Like most modern operating systems, Microsoft Windows
supports shared libraries
, collections of code which can be used by multiple processes while only being loaded once into memory. Windows terms its shared libraries Dynamic-link libraries
Most core Windows functionality is contained within Native Applications
and a set of DLLs, which together implement the various subsystems under which code can run (Win32
, Microsoft Windows Services for UNIX
(SUA), Virtual DOS machine
, etc.).Each subsystem defines and implements a large number of functions, or Application programming interfaces
(APIs),which programs running under the subsystems can call.These APIs are exported by, and in many cases implemented in,one or more DLLs specific to the subsystem.
Many other DLLs exist within Windows as components of specific programs or services that are provided with the operating system, andthird-party programs or services added to the system can come with DLLs of their own as well.These are not considered library files, as they are not (in general) callable by other applications, and are not discussed here.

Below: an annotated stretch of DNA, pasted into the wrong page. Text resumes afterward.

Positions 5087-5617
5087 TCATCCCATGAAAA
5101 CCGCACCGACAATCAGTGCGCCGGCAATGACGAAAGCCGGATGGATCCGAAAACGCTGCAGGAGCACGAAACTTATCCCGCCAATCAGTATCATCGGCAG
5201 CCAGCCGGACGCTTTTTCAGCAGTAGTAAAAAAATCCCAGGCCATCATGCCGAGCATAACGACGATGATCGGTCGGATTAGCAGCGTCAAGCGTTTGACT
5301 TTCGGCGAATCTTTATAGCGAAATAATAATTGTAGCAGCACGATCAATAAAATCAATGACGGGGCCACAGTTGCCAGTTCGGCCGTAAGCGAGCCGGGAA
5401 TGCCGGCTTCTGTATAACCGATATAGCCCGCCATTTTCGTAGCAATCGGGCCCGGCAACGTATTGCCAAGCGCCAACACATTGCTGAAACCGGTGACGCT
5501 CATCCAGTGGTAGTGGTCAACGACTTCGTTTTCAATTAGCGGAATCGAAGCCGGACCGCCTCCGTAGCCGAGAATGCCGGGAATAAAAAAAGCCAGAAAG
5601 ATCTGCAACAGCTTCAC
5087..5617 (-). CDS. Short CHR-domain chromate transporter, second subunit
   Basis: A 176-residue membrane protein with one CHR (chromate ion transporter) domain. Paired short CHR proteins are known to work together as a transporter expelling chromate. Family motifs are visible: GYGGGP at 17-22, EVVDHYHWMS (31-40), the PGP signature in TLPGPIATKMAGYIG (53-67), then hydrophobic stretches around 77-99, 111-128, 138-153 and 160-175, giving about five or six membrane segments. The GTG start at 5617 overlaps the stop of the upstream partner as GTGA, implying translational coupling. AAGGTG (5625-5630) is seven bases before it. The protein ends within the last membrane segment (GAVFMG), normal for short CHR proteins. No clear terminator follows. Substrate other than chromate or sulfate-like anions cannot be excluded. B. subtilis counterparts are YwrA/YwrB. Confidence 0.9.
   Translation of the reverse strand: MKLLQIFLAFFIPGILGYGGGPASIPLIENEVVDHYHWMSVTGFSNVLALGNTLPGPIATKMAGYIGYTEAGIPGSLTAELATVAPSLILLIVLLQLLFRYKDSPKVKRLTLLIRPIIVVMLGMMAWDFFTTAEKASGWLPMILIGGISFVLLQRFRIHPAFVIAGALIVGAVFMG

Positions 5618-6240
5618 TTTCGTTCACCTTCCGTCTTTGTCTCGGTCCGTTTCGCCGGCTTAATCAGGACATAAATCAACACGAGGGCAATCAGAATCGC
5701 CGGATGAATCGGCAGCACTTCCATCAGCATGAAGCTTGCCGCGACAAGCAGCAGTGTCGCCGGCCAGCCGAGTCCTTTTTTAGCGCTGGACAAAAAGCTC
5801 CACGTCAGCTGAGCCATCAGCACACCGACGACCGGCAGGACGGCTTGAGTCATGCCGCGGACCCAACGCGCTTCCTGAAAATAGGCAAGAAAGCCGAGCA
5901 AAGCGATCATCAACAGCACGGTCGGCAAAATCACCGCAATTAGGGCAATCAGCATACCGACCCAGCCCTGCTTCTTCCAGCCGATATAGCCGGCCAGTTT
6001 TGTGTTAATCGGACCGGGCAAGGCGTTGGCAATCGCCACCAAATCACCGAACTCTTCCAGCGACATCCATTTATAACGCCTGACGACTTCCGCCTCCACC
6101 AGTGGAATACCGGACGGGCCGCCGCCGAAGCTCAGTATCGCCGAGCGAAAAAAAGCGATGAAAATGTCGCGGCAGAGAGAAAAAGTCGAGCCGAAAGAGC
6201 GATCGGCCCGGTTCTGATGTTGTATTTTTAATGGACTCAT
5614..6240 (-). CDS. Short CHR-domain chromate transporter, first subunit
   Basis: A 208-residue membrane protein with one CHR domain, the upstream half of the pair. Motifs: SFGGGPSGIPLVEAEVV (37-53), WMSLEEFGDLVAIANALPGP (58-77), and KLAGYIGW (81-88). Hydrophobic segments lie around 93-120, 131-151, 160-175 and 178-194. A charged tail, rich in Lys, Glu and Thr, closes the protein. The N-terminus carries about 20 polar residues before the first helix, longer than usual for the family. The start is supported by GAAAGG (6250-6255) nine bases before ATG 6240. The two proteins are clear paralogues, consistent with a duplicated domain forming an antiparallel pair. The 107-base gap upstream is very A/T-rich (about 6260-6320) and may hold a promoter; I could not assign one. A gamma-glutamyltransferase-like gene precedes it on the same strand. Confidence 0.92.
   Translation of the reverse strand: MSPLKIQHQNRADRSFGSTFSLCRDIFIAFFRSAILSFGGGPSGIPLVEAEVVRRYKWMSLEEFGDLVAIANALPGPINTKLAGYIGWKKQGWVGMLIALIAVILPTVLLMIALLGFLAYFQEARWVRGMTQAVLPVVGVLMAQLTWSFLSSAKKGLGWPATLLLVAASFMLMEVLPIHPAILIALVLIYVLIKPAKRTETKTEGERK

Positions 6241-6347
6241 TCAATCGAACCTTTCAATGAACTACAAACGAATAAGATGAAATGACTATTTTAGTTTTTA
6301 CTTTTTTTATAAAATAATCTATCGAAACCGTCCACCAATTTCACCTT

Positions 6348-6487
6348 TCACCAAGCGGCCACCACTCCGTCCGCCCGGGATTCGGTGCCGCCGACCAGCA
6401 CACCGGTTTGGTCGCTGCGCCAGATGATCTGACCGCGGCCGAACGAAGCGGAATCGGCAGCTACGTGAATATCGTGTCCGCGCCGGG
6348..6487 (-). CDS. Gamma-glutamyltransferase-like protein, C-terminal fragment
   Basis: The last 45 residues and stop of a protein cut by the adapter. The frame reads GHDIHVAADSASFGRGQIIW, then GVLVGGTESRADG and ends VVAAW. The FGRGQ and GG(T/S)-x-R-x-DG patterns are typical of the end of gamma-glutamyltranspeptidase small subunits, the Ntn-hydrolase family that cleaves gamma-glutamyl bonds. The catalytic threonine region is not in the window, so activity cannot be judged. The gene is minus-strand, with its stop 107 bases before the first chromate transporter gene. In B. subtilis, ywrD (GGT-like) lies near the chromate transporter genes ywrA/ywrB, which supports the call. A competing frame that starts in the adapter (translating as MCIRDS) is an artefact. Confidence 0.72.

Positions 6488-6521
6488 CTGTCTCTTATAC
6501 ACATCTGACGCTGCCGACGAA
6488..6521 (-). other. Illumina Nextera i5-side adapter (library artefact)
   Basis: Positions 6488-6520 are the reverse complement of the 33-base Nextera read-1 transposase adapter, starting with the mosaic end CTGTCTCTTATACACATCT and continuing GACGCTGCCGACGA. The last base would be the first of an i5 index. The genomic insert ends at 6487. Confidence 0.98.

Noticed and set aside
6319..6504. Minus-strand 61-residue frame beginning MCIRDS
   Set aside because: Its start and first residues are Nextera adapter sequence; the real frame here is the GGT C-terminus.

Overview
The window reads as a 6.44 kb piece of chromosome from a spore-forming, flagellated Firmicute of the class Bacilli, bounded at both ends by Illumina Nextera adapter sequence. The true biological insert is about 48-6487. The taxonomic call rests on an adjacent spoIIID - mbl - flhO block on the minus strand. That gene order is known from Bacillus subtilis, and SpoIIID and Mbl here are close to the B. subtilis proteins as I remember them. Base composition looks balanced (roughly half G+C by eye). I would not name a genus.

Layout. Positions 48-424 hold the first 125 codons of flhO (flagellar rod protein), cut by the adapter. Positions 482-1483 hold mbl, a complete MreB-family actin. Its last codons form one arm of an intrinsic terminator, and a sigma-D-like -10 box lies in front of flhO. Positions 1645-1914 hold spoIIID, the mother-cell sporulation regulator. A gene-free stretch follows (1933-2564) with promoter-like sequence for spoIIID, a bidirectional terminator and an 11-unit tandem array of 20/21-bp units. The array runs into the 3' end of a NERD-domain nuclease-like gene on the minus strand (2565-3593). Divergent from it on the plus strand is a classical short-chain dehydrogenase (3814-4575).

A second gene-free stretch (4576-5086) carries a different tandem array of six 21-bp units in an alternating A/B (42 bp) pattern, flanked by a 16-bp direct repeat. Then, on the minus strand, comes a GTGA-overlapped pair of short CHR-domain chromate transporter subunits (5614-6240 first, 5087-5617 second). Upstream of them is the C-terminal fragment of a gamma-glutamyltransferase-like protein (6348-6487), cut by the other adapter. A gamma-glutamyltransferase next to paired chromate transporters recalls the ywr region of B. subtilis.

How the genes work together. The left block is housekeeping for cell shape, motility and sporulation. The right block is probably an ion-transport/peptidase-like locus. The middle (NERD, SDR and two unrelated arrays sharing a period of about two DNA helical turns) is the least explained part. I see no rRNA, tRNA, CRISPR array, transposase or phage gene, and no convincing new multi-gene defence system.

The library files in this section are not used directly by most programs; however, they do help implement functions in other libraries that are so used.
is Windows' Hardware Abstraction Layer
, or HAL.The HAL implements a number of functions that are implemented in different ways bydifferent hardware platforms, which in this context, refers... Read More